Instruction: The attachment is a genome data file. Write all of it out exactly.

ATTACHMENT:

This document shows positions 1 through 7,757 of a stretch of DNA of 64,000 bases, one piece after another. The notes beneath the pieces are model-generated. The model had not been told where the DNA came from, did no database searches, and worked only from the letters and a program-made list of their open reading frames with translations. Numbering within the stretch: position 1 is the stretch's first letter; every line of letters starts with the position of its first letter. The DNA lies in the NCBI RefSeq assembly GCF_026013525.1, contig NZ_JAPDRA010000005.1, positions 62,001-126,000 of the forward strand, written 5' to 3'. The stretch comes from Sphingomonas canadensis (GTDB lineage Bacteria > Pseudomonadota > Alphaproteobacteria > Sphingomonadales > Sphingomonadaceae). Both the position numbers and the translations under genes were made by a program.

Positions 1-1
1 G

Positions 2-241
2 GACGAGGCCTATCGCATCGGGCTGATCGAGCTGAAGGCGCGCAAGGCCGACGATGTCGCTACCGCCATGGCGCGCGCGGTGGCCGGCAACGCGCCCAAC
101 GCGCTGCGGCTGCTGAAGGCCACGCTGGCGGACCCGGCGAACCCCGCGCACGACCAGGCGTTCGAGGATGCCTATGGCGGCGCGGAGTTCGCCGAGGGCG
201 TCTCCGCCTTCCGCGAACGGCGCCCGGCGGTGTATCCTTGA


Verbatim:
This document shows positions 1 through 7,757 of a stretch of DNA of 64,000 bases, one piece after another. The notes beneath the pieces are model-generated. The model had not been told where the DNA came from, did no database searches, and worked only from the letters and a program-made list of their open reading frames with translations. Numbering within the stretch: position 1 is the stretch's first letter; every line of letters starts with the position of its first letter. The DNA lies in the NCBI RefSeq assembly GCF_026013525.1, contig NZ_JAPDRA010000005.1, positions 62,001-126,000 of the forward strand, written 5' to 3'. The stretch comes from Sphingomonas canadensis (GTDB lineage Bacteria > Pseudomonadota > Alphaproteobacteria > Sphingomonadales > Sphingomonadaceae). Both the position numbers and the translations under genes were made by a program.

Positions 1-1
1 G

Positions 2-241
2 GACGAGGCCTATCGCATCGGGCTGATCGAGCTGAAGGCGCGCAAGGCCGACGATGTCGCTACCGCCATGGCGCGCGCGGTGGCCGGCAACGCGCCCAAC
101 GCGCTGCGGCTGCTGAAGGCCACGCTGGCGGACCCGGCGAACCCCGCGCACGACCAGGCGTTCGAGGATGCCTATGGCGGCGCGGAGTTCGCCGAGGGCG
201 TCTCCGCCTTCCGCGAACGGCGCCCGGCGGTGTATCCTTGA